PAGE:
Feminists might want to check out his Wonderful Women webpage covering Twelve Women Apostles of Jesus, Feminine Holy Spirit, Women Warrior Poems, etc, but they will find little to inspire them there.
A great number of his page titles, however, feature the key word which attracts those who spend their days trawling the net for titillation They will want to go straight to Sexual Mysteries; few people in search of lewdness, or even, for the most depraved, a bit of hardcore, could resist the lure of links to Sexual Dancing, Sex Is Divine, Chocolate Sex, Fish Sex and the Bible, and 130 Years of Recreational Sex.

Following these, however, may lead to disappointment; for example, Mr Jordan tells us that the 130 years which sound like fun are merely those between the Creation and the birth of Seth, when Adam and Eve "just kept doing what came natural, until the Lord eventually blessed them with another son to replace their beloved Able".

Tuesday, 17 January 2006

Yes, I meant Bored of Fitzrovia* in the Disgusted of Tunbridge Wells sense

Good title, that, if a bit long. Arresting. Intriguing. Makes you want to read on to find out what it's all about.

Last Friday I sent an email: In the freezer we have a loin of pork on the bone, if you want to come to lunch on Sunday. Afterwards I realised that this was a slovenly way of writing, because our possession of a loin of pork, whether on the bone in the freezer or not, was in no way contingent upon whether anyone wanted to come to lunch on Sunday. The erudite recipient of the invitation described the sentence as a non sequitur, and for all I know he was right. Anyway, he signified acceptance of my gracious invitation by replying in a gratuitously brusque manner: Defrost your loin.

Actually the proposal was rendered nugatory because he and his wife decided to come on Saturday instead, so they didn’t get any pork; we ate it ourselves the next day.

But, I hear you cry, what bearing does this pointless anecdote have on the cryptic title above? It is true that there is a close link, but now that I have started to write this piece it occurs to me that the relationship is a complex one, and that explaining it will be a difficult and lengthy procedure. It's been a long day and I don’t think I'm up to it: ye must thole yer ain ignorance, as Burns might well have said in such a circumstance.

But here's a nice picture of the loin in question.

[* Never heard of Fitzrovia?]

Sunday, 15 January 2006

Signals for the highway

Our Highway Code has a series of rather pretty illustrations of hand and light signals for drivers (I couldn't find any in the Straßenverkehrsgesetz but it probably has some; if in doubt when driving in Germany, Schrittgeschwindigkeit is the word to bear in mind).
In earlier editions of the British code there was a very fetching line drawing of a man driving a cart, showing him from the back, sitting up in an alert manner as he held his whip aloft, rotating the tip anti-clockwise; I think this indicated that the whole equipage was about to veer to the left, but it may have meant something quite different. Sadly, Google Images could not help with a reproduction.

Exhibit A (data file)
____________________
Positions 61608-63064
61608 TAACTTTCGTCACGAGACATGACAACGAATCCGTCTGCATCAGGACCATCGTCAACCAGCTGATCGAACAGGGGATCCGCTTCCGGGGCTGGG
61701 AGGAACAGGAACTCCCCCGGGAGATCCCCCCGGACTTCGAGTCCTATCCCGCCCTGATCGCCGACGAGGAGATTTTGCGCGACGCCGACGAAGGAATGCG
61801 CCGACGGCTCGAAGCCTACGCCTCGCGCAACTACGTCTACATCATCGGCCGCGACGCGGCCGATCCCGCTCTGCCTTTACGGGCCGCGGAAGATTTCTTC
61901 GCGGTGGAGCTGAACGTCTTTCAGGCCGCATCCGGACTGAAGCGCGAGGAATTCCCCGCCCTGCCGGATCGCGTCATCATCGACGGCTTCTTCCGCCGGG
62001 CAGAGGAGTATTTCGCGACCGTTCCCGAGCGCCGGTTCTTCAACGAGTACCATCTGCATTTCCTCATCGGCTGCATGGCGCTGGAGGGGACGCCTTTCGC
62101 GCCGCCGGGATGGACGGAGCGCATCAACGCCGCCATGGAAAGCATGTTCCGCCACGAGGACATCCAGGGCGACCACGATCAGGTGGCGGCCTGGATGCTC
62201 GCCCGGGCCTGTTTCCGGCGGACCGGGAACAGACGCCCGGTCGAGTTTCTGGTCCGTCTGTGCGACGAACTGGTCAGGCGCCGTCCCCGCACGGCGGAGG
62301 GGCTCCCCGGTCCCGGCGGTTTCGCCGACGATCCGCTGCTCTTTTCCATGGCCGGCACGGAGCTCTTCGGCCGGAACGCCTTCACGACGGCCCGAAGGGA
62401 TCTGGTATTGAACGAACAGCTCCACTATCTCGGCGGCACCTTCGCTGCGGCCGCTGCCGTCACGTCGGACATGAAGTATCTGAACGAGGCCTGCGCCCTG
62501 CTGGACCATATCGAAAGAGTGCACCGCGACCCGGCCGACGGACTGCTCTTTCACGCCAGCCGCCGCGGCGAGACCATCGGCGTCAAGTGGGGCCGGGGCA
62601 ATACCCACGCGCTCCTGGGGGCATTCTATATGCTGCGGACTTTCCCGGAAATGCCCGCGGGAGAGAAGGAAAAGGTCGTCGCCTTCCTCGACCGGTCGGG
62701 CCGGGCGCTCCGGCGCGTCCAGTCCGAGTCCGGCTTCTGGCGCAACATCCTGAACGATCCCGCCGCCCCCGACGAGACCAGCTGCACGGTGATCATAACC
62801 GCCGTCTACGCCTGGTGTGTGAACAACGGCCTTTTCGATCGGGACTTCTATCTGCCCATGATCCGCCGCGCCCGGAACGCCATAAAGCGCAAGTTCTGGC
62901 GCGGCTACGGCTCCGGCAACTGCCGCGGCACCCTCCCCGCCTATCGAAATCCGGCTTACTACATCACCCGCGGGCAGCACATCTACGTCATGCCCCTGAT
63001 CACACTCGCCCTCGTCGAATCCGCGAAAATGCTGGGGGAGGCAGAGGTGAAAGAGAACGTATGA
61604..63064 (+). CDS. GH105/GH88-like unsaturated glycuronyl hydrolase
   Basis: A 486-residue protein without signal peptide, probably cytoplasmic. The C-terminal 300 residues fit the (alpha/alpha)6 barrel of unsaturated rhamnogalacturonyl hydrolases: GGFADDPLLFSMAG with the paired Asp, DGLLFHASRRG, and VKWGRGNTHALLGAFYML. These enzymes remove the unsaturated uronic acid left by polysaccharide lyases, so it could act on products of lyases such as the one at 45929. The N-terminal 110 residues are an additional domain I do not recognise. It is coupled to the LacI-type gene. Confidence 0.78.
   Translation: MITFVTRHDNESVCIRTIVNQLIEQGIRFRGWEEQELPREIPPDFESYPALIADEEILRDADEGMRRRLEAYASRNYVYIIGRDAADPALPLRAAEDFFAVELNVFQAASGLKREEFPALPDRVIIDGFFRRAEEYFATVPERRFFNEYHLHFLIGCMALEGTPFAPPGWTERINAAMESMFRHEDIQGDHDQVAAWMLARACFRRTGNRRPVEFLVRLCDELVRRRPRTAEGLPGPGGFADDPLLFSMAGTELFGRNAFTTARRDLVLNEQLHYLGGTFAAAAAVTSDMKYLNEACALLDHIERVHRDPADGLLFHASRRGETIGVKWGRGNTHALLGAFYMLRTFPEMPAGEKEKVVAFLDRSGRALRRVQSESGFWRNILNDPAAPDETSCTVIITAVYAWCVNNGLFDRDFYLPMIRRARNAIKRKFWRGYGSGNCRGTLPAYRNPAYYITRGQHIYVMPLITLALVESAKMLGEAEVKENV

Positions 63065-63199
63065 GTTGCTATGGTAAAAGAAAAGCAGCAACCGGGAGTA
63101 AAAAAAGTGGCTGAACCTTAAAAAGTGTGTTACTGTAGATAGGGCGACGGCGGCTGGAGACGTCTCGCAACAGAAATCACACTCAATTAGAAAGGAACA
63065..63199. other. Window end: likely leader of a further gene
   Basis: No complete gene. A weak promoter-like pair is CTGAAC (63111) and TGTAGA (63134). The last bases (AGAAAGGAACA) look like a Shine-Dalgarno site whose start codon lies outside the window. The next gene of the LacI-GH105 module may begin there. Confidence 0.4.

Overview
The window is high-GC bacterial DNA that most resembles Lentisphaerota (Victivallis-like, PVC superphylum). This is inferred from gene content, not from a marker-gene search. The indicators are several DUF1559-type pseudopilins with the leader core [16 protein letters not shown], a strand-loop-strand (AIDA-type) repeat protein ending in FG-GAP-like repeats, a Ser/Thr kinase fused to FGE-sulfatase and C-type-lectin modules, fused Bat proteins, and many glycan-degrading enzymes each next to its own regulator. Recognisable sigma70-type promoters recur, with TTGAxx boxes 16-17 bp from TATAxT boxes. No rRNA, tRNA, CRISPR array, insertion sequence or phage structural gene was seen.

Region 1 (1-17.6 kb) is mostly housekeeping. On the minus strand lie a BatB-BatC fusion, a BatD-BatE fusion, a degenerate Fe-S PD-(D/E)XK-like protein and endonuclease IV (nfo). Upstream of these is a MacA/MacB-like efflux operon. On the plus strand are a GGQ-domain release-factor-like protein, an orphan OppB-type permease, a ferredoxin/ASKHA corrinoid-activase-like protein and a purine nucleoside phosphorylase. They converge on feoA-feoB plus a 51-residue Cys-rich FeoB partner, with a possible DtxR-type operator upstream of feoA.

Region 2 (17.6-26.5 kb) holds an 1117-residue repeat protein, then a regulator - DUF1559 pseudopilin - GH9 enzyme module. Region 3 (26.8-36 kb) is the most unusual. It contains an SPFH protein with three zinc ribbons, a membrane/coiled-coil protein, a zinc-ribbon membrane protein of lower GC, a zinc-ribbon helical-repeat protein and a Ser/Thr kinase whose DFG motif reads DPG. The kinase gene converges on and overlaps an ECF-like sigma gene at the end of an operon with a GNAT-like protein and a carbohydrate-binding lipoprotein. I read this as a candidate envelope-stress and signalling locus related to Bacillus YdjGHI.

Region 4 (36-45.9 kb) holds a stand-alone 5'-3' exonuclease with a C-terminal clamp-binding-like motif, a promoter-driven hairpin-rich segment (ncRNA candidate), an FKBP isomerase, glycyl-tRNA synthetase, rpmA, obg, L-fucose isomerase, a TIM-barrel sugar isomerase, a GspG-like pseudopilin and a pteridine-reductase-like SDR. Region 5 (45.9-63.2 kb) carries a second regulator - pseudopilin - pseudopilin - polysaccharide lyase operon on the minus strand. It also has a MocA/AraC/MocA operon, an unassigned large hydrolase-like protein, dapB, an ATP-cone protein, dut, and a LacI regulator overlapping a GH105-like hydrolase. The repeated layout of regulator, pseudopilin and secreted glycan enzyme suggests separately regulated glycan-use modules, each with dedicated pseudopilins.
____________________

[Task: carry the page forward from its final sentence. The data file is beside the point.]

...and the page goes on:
With regard to flashing headlights, the Highway Code says "Only flash your headlights to let other road users know that you are there", but wisely adds, ..."never assume that it is a signal to go. Use your own judgement and proceed carefully". Yes, indeed, for in my experience the driver is saying either "You stay there, I'm coming through", or "You go first, sweetie", or "You're a dangerous idiot!", or "Watch out, police trap ahead", or (if he's a truckdriver) "It's OK to pull over in front of me now", or (if abroad) "Hi there, compatriot!", or "Did you know your sump's falling off?", or, to the driver behind you,"Good morning, George".

Friday, 13 January 2006

Delayed responses

Several correspondents are awaiting replies to recent emails they have sent me. These are in the main messages raising complex issues and therefore requiring detailed and lengthy answers from me, and the truth is that at the moment I simply do not have the time to consider such topics as those raised by Peter Liebeschütz in his draft paper on Ontological and Epistemiological Methods in Textual Analysis, of which he has very kindly sent me a copy.
I am currently working on an article of my own for Grazer Philosophische Studien (Internationale Zeitschrift für Analytische Philosophie) and had hoped to have this ready to submit in time for the summer edition, but it is proving a more onerous undertaking than I had expected and I am already behind with it.

Apologies to all. Please be patient.

Wednesday, 11 January 2006

Comments that aren't

A particularly offensive spamming trick is posting the same comment on a very large number of random blogs, the idea being that you can compliment the blog owner on his blog and include in the message a link to your own blog which will increase his Google rating.
A typical message might be:
Great blog! I have put this among my favourites and will certainly come back often to look at it again. You might like to have a look at mine: www......
This comment spam is easy enough to identify, because such messages will not refer to anything specific in your blog, but deleting them is a chore. There are many websites (e.g. this one) suggesting ways of combatting this nuisance, many of them specific to one bloghoster, but some prophylactic measures are off-putting for genuine commenters or are difficult to apply if you get a very large number of genuine comments.
I use comment moderation, which means that every comment is forwarded to me in an email before it is published, and I can choose to reject it or allow it to appear. This works well for me, and also makes it possible to reject comments which, though genuine, I prefer for one reason or another not to have appearing on my blog.

[One woman with whom for some weeks I had been having an enjoyable exchange of views in our respective blogs or by email suddenly became antagonistic because she had begun to receive spam comments and was convinced, in spite of my denials, that I was responsible. So our relationship ended: sad, really.]

Monday, 9 January 2006

Look who's turned up in Las Vegas

I have added one more to my list of film quotes which have given me pleasure.